Just outline your ideas with details and add them to MeiserTask columns to work on your project.
If you aren’t a mind mapper, you can still add your lists and cards manually.
Blossom is one of the finest looking Kanban board apps with a focused path for you to complete your tasks.
It lets you add your project stages in lists, while each list is supposed to be the next phase in your process.
You can have a “healthy” Kanban board if you follow these tips:
- Don’t overcrowd your “To Do” column. Consider dropping tasks if you can. If you don’t have time to do a particular task, avoid adding it to the “To Do” grid
- Prioritize your list and make sure to put the most essential ones on the top
- Use colors. Different colors—such as red, orange, or yellow—differentiate high priority and low priority tasks
- Make your board more visual. Add images or use clip art for task cards. For example, if you have to do a floral arrangement, you can add a picture of flowers
- Review it regularly. Make a habit of reviewing your Kanban board daily or weekly
- Don’t reverse a card on the Kanban board. Push the cards only once you are done with it. There is no room for pushing a card back to a previous column
- Adjust your Kanban to your needs. Modify your board continuously until you get the results you want
How to make Personal Kanban work for you in the long term
Getting used to a Personal Kanban can take some time. But once you learn to practice this productivity system, you will reap its benefits in the long run.
You can either use a wall, download an app, or scribble in a notebook to maintain the workflow. It’s that simple.
The key to making it effective for the long haul is deciding on the jobs you’re hooked.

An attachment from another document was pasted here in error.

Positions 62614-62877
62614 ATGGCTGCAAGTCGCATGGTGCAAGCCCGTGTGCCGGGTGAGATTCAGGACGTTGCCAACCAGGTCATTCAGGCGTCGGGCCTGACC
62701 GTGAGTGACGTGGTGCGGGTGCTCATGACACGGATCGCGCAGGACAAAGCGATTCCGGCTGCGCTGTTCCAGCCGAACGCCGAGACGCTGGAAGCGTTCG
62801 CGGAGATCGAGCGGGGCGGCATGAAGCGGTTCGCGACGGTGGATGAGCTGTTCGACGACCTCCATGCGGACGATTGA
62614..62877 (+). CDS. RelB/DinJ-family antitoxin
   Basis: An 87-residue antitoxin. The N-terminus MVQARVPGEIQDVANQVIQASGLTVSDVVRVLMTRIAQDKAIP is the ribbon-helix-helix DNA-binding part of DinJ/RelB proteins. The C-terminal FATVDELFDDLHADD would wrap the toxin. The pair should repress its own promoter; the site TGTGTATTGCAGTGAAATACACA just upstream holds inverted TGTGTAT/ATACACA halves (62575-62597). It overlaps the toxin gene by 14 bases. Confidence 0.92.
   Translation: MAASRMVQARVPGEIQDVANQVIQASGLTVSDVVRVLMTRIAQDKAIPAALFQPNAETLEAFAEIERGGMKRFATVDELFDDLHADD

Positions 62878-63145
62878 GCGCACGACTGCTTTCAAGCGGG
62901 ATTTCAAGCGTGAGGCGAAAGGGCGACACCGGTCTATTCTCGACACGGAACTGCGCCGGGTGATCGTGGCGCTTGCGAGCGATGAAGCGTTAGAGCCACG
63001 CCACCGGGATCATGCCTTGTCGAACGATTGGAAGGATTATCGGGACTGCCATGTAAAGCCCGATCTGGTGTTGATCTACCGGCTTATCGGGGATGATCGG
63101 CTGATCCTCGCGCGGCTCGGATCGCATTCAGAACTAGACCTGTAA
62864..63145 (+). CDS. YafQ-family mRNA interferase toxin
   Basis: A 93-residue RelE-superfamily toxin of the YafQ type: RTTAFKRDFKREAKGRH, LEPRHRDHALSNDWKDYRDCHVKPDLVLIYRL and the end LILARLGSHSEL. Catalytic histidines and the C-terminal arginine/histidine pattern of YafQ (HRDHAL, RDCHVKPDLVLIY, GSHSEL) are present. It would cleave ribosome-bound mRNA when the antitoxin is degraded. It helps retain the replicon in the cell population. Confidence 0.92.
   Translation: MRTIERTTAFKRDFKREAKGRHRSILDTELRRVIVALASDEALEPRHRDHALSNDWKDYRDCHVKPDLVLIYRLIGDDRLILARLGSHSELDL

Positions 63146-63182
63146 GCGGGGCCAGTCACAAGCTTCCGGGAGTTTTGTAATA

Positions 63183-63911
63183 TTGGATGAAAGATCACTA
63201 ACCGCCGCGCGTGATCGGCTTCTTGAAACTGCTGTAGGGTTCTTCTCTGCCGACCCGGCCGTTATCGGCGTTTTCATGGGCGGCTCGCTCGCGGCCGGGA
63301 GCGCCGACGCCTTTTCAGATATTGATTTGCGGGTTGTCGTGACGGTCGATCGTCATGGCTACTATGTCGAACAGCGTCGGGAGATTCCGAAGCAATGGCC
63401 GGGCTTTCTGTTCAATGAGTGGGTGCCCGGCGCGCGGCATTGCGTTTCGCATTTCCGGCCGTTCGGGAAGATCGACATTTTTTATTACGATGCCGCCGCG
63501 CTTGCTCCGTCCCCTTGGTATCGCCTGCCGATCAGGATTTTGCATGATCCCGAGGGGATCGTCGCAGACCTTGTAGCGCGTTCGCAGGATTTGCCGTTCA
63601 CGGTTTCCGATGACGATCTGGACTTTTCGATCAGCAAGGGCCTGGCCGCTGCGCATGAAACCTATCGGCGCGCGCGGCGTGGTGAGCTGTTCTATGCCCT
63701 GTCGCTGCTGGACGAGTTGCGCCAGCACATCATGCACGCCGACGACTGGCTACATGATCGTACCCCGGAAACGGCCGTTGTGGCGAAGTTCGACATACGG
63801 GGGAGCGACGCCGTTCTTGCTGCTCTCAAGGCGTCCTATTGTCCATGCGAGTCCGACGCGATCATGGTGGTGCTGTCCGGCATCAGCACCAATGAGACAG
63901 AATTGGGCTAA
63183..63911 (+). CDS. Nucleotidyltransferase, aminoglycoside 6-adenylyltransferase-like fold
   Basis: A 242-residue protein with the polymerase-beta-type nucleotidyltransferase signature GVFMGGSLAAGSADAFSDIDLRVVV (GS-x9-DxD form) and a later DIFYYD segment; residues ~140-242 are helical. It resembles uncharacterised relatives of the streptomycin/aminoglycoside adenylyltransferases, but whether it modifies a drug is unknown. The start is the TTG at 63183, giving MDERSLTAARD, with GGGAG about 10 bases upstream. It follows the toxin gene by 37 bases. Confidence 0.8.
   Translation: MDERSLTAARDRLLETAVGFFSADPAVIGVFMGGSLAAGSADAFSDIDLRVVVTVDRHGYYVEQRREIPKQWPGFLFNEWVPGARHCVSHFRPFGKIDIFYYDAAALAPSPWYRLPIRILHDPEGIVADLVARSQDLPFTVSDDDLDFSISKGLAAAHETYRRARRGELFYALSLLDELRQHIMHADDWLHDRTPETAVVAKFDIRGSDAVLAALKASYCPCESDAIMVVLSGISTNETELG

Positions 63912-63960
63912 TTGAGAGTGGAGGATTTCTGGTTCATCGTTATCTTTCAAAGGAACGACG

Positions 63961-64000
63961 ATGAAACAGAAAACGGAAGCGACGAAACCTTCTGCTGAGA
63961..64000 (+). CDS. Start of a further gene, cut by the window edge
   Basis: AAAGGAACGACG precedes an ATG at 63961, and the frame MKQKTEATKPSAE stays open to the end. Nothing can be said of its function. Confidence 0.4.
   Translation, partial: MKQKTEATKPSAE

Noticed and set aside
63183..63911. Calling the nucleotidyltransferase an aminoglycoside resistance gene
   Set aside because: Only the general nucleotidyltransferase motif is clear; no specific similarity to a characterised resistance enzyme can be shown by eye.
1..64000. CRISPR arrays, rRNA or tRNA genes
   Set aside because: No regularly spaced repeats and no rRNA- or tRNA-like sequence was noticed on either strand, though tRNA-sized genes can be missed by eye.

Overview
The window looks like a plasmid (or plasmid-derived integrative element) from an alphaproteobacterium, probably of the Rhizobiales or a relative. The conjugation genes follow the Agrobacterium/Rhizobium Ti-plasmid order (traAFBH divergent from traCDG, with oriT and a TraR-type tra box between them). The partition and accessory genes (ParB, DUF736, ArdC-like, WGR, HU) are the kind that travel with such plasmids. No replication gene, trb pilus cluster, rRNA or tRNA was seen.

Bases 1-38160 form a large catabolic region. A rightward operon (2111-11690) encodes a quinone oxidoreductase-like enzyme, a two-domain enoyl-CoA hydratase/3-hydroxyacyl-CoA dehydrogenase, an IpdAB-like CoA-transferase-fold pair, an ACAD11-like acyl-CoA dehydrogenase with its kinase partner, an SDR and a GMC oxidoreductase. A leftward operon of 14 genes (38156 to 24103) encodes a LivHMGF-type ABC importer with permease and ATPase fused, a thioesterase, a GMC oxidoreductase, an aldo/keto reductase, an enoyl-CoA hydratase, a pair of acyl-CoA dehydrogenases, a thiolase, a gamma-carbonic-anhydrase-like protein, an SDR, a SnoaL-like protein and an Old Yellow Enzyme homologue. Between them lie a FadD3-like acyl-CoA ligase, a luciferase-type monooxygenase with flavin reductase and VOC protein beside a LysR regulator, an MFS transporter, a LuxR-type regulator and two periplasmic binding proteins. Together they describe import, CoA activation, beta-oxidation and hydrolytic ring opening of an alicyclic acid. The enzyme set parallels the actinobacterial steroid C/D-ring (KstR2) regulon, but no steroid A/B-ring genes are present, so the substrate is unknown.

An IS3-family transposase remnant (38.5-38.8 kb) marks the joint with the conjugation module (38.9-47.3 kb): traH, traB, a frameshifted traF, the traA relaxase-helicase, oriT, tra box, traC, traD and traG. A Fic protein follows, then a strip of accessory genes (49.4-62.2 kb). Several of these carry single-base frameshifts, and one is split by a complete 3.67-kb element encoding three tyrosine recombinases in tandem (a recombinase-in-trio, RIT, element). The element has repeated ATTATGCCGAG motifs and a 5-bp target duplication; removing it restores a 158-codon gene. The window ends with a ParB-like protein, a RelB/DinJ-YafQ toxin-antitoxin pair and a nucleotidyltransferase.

Set a schedule that compliments your workflow rather than breaking it.
Another beautiful thing about Personal Kanban is that it beautifully integrates with other productivity techniques.
Like if you are a fan of Pomodoro or GTD, you can use them with the Personal Kanban. You can even use a personal kanban for the Rule of 3 to maximize productivity.
It can be applied to almost any system that uses a to-do list.
The Benefits of a Personal Kanban
A lot of our cognitive energy is spent on just managing stuff. Multitasking and prioritizing are the most mentally taxing things that people do.
Daniel Levitin, a professor of behavioral neuroscience at McGill University, said:
“That (task) switching comes with a biological cost that ends up making us feel tired much more quickly than if we sustain attention on one thing”
So, to sum up, here are the benefits of the Personal Kanban:
- Prevents you from multitasking. It keeps you organized and helps you reach your goals faster
- You know just what to do. You will know what domains you have to focus on at a particular time
- Doesn’t force you to juggle multiple items. Instead, it ensures that your utmost priority tasks get done first
- Gives you mental clarity and helps you visualize the big picture
When you see your commitments and tasks daily, you can easily track your work’s progress from start to finish.
Jim Benson, in his book “Personal Kanban: Mapping Work — Navigating Life,” says:
“Visualizing work reduces the distractions of existential overhead by transforming fuzzy concepts into tangible objects that your brain can easily grasp and prioritize.”
A Personal Kanban will not only keep important stuff from slipping through the cracks but also offer time for strategic activities.
Where do You Go From Here?
Find out the biggest thing you’re struggling with right now and put that on your Kanban board.
Keep in mind that your Personal Kanban requires regular scanning. You can use it if you have many tasks to handle each day.
Make a habit of using a Kanban board and you will notice a big change in managing your tasks.
Remember to stay focused on what’s important.
No more undone tasks.